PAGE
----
OCR Economics Part 1: How the Market Works

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The Economic Problem:
To manage resources to meet our needs and wants.
Resources are scarce, out wants are infinite- we need to combine resources in order to meet our needs and wants.

Factors of Production:
The resources we have available to produce goods and services.

  • Capital
    - goods used to produce other goods and services
    - spending on capital is known as investment
  • Enterprise
    - having ideas, taking risks in setting up a business
    - entrepreneur is involved in taking the risks
  • Land
    - the land and natural resources available for production
  • Labour
    - human input into the production process
    - every person has skills and qualifications - human capital

Production of goods and services
Goods are items that you can touch.
Services are things that someone provides for you, you cannot touch it

Primary - extraction of raw materials - mining
Secondary - raw materials manufactured into goods - car manufacturing 
Tertiary - the service sector - banking

Opportunity cost  is the next best alternative foregone when making a choice, what we give up.

Approaches to the economic problem:

Market economy: where all resources are allocated by private individuals and groups
Planned economy: where all resources are allocated by the government
Mixed economy: where some resources are allocated by the government, and other resources are allocated by private individuals and groups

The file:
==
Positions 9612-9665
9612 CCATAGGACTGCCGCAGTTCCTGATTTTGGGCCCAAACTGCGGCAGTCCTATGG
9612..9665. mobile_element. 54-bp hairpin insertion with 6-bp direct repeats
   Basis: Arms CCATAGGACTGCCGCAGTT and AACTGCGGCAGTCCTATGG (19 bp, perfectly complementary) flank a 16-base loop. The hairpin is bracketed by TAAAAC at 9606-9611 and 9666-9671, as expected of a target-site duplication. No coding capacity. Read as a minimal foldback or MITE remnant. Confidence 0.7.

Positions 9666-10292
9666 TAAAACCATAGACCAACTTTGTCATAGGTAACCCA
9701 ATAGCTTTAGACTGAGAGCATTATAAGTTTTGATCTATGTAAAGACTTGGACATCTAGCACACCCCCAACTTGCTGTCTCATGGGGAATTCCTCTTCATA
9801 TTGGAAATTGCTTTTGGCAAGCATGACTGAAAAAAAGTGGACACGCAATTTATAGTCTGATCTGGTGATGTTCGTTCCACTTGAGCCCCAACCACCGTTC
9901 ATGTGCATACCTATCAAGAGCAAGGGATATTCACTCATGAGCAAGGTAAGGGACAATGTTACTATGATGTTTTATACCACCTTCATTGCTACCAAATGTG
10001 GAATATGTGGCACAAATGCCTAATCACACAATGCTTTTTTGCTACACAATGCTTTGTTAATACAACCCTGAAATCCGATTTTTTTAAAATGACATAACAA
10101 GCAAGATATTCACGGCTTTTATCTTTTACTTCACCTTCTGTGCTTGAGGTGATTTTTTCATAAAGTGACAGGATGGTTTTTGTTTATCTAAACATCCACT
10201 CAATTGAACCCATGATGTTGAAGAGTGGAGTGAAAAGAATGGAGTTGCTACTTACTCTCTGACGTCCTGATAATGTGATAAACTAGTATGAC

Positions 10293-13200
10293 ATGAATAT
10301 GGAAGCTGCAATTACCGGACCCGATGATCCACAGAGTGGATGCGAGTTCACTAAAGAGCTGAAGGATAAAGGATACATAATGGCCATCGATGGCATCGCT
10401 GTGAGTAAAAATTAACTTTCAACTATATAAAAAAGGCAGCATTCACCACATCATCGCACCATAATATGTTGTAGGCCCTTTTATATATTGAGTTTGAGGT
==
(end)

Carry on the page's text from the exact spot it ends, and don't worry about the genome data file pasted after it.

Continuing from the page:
Public sector: the government sector of the economy, where organisations are owned and run by the government
Private sector: the sector of the economy where firms are owned and run by private individuals and groups - their main aim is profit nad maximisation

Specialisation:
We specialise in something we are skilled at and will become better at, and so we will be able to produce more of the good or service.

Benefits to the firm:

  • More productive
  • Lower average costs
  • Increased production levels

Costs to the firm:

  • Greater cost of training
  • Quality may suffer is workers become bored by lack of variety
  • More expensive workers (higher wages)

Benefits to the workers:

  • Specialised workers tend to get higher pay
  • Workers' specific skills will bbe improved
  • More motivation from job satisfaction

Costs to the workers:

  • Boredom
  • Skills may suffer as they're only doing one job
  • May eventually be replace by machinery

Functions of money:

  • Medium of exchange - shop to buy a good
  • Unit of account - prices, a measure of value
  • Store of value - money keeps its value (in a bank e.g.)
  • Means of deferred payment - loans

Competitive markets:
A market situation in which there are a large number of buyers (demand) and sellers (supply).

Areas of competition:

  • Price
  • Innovations
  • Advertising
  • Quality
  • Promotions
  • Branding

Implications for consumers:

  • 'Shop around' to get the best prices/highest quality
  • Variety & choice
  • (Confusion?)

Implications for firms:

  • Can supply the goods consumers want at a price they want to pay and earn profits
  • May be able to grow larger and gain market share
  • Will fail if they fial to satisfy consumers sufficiently

Monopoly

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